Okay, so once again—because it seems like news such as this is now just another weekly occurrence—another two million+ credit card numbers have been stolen. This time around it would appear that several major US restaurant chains have been the victims of a malware attack that started back in May 2018 and was just discovered in March 2019.

And though I’m not one for gloom and doom, in this case it’s a serious matter: anyone who has dined at Planet Hollywood, Earl of Sandwich, or Buca di Beppo may very well have a compromised credit card on their hands. In a recent statement from the respective restaurants’ parent company Earl Enterprises, the organization stated that the incident has been contained. Furthermore, people who paid for orders online through third parties need not worry as  the malware was localized.

This brings me to my ongoing point about IT security. Not to sound flippant, it’s said that there are only two threats to businesses: those who work for you and those who don’t. In the case of the restaurants, there is speculation that it may have been an inside job—far from the dark recesses of the internet where people imagine nefarious hackers are hunched over their keyboards infiltrating the innocent from the outside. So, what’s a company to do?

Like all modern aspects of business, the digital age has made everything highly complex. From the need to meet customer expectations on a completely new and ever-connected playing field, to mitigating the risks inherent with being ever-connected—simply put, the game has changed. 

When I look back on my previous life, one long before the days of Noble1, IT security was a very different thing. The main focus was the bad guys on the outside with a laser-like focus on the perimeter to stop the attacking forces at the gate.

But in the modern digital age, what is a perimeter? Gone are the days when people shut down their desktop computer at day’s end and went home, not to reconnect until the next morning. Now, people are connected to everything all the time. The idea that malware or any other flavor of malicious attack can simply be stopped at a single point of entry is ludicrous. 

For instance, think about your own personal day. You probably connect to work in some way or another through at least three devices, if not more, and are connected with those devices for more than 12 hours each day. That can include your phone, laptop, a tablet, and so on.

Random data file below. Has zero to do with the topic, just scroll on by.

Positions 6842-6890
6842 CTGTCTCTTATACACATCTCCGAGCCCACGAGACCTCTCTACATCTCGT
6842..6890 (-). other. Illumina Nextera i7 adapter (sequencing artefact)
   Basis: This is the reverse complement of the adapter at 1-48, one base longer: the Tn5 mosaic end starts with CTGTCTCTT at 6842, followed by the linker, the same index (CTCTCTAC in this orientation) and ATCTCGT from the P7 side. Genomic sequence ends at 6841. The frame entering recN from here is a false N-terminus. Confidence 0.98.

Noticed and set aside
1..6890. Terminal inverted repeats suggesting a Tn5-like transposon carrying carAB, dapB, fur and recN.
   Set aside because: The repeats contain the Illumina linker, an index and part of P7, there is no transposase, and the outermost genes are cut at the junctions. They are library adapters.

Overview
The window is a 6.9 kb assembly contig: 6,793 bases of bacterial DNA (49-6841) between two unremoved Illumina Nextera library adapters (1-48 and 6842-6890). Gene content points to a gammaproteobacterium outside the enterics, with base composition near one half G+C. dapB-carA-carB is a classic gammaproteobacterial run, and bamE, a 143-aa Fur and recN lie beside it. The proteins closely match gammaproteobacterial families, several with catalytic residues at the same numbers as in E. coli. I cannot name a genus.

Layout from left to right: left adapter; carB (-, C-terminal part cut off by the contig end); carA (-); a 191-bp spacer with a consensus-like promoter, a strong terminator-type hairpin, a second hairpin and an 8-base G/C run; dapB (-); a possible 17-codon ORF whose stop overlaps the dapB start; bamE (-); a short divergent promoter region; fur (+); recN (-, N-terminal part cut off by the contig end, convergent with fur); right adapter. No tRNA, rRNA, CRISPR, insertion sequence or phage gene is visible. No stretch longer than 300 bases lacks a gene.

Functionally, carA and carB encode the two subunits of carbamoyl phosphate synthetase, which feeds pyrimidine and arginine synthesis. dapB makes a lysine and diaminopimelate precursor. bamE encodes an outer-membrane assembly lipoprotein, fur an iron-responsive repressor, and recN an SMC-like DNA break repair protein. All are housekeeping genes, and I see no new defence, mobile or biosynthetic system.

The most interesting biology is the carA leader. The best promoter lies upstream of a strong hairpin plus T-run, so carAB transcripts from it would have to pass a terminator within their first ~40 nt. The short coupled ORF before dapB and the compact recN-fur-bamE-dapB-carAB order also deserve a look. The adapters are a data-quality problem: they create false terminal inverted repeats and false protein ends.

Then, of course it’s what you connect to. There is work email, servers, applications, and so on—but that’s not where it ends. There is also social media, online shopping, websites, and more. All of these impact the same devices that connect to work—and vice versa. So what does one do to mitigate the risk of attack?

First, know who is connected to your network. Closely managing your Identity Access Management (IAM) practices and processes will ensure that only the right people have access to the right information at the right time—there is no need for a contractor from two years ago to still have server access, right?

Then there’s education. Make sure your people know the right and wrong ways to manage their accounts. And if someone does happen to accidentally click on a wrong link somewhere (human nature being what it is), make sure they know that they can report it without fear of being reprimanded, and that they know the required protocols to follow. And finally, make sure their passwords are real passwords—things that can’t be easily figured out through social media posts … pet names are the worst!

Of course, as for the millions of folks who had their credit cards compromised, there is a lesson there too. Whether it’s personal or corporate cards, due diligence is essential. I for one meticulously go through all my statements every month, and monitor payments through my banking apps to keep an eye on transactions. Stopping something before it gets out of hand can easily save the day—or, at the very least, a long, tough road in getting back lost funds. 

The moral: If we live in a digital age where everything is connected, let’s make sure we are truly connected to our online lives. Turning a blind eye to our digital life is no longer an option. From the corporate world to Facebook and beyond—let’s all fight the good fight to inevitably stop the bad guys.